Swift Vapor reducing Docker image size

Good Day everyone,

Im currently working on a server side project developed using "Vapor". Currently we are able to reduce the image size to 183 mb(which is think is pretty darn good) using swift:5.5-focal and running in ubuntu:focal. But as per specifications from the project architects we have to try and reduce the size even more.

I have tried using the "slim" versions but I there seems to be some problems resolving some package dependencies from Vapor.

My question is, is there any set of tools that I can look into to strip even more the image?

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What does your Dockerfile look like?

You may want to try this: Idea: runtime/slim images - #30 by ratranqu

It’s a bit old now, but should still work.

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I just played around with this a bit, and have been able to get the Vapor hello word example (created with vapor new hello -n) down from 190MB to 115MB, 105MB being used by the compiled app binary.

I wouldn't really recommend running this in production without further testing, but I changed lines 46-54 in the example Dockerfile to the following:

FROM busybox:glibc

COPY --from=build /usr/sbin/tzconfig /usr/sbin/tzconfig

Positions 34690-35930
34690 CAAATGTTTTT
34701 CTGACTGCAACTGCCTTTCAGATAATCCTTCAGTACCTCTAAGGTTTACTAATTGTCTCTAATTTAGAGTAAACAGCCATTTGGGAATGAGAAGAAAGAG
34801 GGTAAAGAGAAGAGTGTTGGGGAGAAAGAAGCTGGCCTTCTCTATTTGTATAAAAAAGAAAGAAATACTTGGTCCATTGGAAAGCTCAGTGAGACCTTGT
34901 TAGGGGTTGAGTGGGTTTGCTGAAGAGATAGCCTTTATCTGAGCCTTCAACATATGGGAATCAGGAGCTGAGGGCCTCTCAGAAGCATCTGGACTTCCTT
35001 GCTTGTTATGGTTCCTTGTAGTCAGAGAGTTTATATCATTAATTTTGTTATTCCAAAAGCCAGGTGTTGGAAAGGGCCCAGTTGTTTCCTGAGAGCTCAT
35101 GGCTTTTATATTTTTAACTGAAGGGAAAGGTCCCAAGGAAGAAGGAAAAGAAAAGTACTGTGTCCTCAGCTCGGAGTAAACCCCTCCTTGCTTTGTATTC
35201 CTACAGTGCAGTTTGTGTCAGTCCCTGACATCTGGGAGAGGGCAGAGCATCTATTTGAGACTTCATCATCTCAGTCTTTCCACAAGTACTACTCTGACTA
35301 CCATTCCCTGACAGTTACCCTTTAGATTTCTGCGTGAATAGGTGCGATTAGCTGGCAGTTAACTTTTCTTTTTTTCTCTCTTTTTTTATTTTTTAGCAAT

COPY --from=build /usr/share/zoneinfo /usr/share/zoneinfo
COPY --from=build /usr/share/ca-certificates /usr/share/ca-certificates
COPY --from=build /lib/x86_64-linux-gnu/libutil.so.1 /lib/x86_64-linux-gnu/libdl.so.2 /lib/x86_64-linux-gnu/libstdc++.so.6 /lib/x86_64-linux-gnu/libz.so.1 /lib/x86_64-linux-gnu/libgcc_s.so.1 /lib/

RUN adduser -Dh /app vapor

Which is to say, I changed the image to the glibc variant of busybox, copied all libraries the app binary links, plus timezone and certificate data, from the builder image, and changed the user creation so it works with busybox.

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# ================================
# Build image
# ================================
FROM swift:5.5-focal as build

# Install OS updates and, if needed, sqlite3
RUN export DEBIAN_FRONTEND=noninteractive DEBCONF_NONINTERACTIVE_SEEN=true \
    && apt-get -q update \
    && apt-get -q dist-upgrade -y \
    && rm -rf /var/lib/apt/lists/*

# Set up a build area
WORKDIR /build

# First just resolve dependencies.
# This creates a cached layer that can be reused
# as long as your Package.swift/Package.resolved
# files do not change.
COPY ./Package.* ./
RUN swift package resolve

# Copy entire repo into container
COPY . .

# Build everything, with optimizations
RUN swift build -c release --static-swift-stdlib

# Switch to the staging area
WORKDIR /staging

# Copy main executable to staging area
RUN cp "$(swift build --package-path /build -c release --show-bin-path)/Run" ./

# Copy any resources from the public directory and views directory if the directories exist